How to run an effective collections team
Collections is all about strategy. The rules of the game are simple enough: the receivables are out there and your company has a right to them. But this game has an opposing team, and to make things even more complicated, they’re your customers!
Right now, $3.1 Trillion is owed to U.S. suppliers. Much of that debt isn’t due yet, but a disconcerting percentage is delinquent. And those delinquencies are no accident. It is common practice for buyers to pay late as a cash flow management strategy, and it’s often a strategy they have little choice but to follow. According to the 2019 Trade Credit Dilemma Report, 13.2% of firms regularly pay their suppliers late. But of firms that are regularly paid late themselves, 27.5% regularly make late payments.
Late payments are a systemic problem
Ninety percent of American B2B professionals report receiving late payments by customers. Late payments drive up DSO and tie down cash flow. Collectors know they need to do better, but they’re up against some major challenges:
COVID-19 related business disruptions
- Cash flow has been interrupted leading to delinquencies and calls for extended credit terms. Nearly two thirds of B2B companies changed their credit terms in 2020.
- Offices have been closed – letting collections calls go unanswered.
Late payments as a cash flow strategy
- Buyers delay making payments in order to use cash for other expenditures
Late payments due to overworked AP departments missing deadlines
- Manual AP activities can lead to errors and oversights
Late payments due to electronic payments sent by AP providers and subsequently rejected by AR departments
- Without insight into suppliers’ payment preferences, AP providers will attempt to make virtual card payments that are unacceptable to some suppliers.
It’s a lot to deal with. But there are strategies and tools available to today’s collectors that can help them succeed in even the most challenging business conditions.
Five ways to run a more effective collections operation
1. Accept more credit cards
Accepting card payments can take pressure off of cash strapped buyers. Credit card issuers send payments on behalf of their customers and don’t require them to pay for 30 days.
In essence, when a supplier accepts a credit card payment, they are extending the credit window of their buyer by 30 days. This can make the difference between a buyer who is strategically paying late and one who pays on time.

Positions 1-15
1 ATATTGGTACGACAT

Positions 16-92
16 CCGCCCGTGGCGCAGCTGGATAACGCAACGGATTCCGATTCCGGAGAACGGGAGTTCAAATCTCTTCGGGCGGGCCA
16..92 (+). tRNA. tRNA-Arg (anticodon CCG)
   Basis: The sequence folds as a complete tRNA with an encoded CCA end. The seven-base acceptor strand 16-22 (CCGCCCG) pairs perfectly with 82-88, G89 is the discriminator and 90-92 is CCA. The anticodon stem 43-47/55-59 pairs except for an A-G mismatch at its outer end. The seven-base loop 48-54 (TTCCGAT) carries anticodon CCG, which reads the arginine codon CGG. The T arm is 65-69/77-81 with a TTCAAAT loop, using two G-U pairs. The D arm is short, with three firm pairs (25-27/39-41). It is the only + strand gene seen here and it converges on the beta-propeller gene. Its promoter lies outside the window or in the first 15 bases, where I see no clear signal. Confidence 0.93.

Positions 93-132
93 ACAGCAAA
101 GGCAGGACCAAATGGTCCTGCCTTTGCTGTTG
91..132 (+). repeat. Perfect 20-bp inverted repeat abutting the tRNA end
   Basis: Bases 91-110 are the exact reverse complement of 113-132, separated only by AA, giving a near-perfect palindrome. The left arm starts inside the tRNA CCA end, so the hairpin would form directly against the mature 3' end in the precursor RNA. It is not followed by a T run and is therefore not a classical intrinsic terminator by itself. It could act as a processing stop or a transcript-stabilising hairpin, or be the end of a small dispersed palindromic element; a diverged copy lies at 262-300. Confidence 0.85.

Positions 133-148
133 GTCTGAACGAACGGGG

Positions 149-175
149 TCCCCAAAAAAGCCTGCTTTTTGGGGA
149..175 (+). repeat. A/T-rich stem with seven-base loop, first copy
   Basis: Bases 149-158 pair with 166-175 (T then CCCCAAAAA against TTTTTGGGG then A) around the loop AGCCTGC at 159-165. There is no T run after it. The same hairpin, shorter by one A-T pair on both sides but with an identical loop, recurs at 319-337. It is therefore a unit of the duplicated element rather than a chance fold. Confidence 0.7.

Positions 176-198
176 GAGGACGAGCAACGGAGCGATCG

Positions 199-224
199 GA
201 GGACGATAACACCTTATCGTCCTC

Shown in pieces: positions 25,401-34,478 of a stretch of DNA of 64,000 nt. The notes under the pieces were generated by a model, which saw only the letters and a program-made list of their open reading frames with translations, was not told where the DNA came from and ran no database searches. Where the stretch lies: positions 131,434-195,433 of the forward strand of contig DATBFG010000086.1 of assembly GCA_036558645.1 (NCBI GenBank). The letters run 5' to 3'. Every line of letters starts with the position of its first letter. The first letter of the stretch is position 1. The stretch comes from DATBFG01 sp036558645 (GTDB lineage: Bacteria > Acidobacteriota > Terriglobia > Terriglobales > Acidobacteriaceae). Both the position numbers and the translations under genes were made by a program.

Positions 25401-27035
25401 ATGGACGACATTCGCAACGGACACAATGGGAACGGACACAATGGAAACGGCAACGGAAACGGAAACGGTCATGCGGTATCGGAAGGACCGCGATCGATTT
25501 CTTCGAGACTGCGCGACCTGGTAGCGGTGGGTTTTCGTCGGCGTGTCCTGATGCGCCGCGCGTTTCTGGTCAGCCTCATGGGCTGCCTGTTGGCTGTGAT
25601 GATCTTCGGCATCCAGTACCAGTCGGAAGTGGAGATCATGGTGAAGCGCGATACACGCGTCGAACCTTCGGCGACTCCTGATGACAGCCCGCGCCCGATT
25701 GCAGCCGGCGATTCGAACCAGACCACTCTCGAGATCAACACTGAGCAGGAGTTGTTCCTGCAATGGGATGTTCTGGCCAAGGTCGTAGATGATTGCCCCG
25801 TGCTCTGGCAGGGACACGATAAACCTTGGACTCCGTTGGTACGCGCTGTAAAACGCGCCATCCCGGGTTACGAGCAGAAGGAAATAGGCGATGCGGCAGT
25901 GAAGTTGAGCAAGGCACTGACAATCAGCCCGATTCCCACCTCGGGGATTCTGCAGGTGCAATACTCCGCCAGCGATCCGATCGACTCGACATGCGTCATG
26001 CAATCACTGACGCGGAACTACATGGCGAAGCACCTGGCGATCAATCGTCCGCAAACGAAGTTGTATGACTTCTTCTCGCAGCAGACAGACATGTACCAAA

2. Send automatic notices for accounts coming due
Many collectors know that a simple reminder that a payment is late or coming due is all many buyers need to send a payment. The world of accounts payable is just as full of complex and manual tasks as the accounts receivable world, and due dates can slip by.
But sending an email or making a phone call to remind a buyer to pay takes up a collections specialist’s time. Most collectors prioritize their biggest and most delinquent accounts with good reason.
Automating reminders to pay is the perfect solution. With automated contacts, the entire receivables portfolio can be nurtured by the collections team and, hopefully, less accounts will become delinquent.
3. Put the collections department on one strategy
Each collector is unique and takes a unique approach to their work. Collections is very much a relationship-based role, so there should always be room for individual personalities.
But collections departments work best when all collectors prioritize their work in ways that best reflect the overall business goals of their firms.
Automated collections software helps collectors align their strategies to be maximally efficient and flexible. Collections software also gives managers insight into their collector’s effectiveness.
4. Automated daily task lists
There’s a lot to remember when one is a collections specialist. Dozens or hundreds of contacts are made every day. There are promises to pay, partial payments, disputes that need to be escalated and prior behavior to take into consideration.
Collectors must keep copious notes and it is often difficult for one collector to pick up the accounts of another.
New software solutions promise a better way to go about the day-to-day work of collecting.
Automated collections software serves as a repository for information about accounts and AI-driven processes generate daily task lists for collectors.
Task lists are created based on management-approved best practices and they guide collectors through their activities for the day, prompting them to record their progress and generating insights for management.
5. Treat your collectors more like a sales organization
Collections professionals are often overlooked because they are forced into a reactive role. In reality, collections professionals are very similar to sales teams. At a high level, collections, like sales, is responsible for bringing money into the organization. And when it comes to processes, collections teams think through accounts just the way salespeople do. However, collections teams generally lack the technology and support that sales teams have to execute their workflows strategically.
Today’s sales teams, for example, have the technology tools needed to determine things like the highest probability of prospects to convert, the best time to contact buyers, the best way to contact them and so on. With these types of workflow tools, collections teams can take a much more strategic approach. After all, the best time to collect is not when the invoice is past due. With automation and machine learning, collections can reach out to customers at the right time and avoid unnecessarily friction-filled interactions that are more likely to occur the longer a payment is outstanding.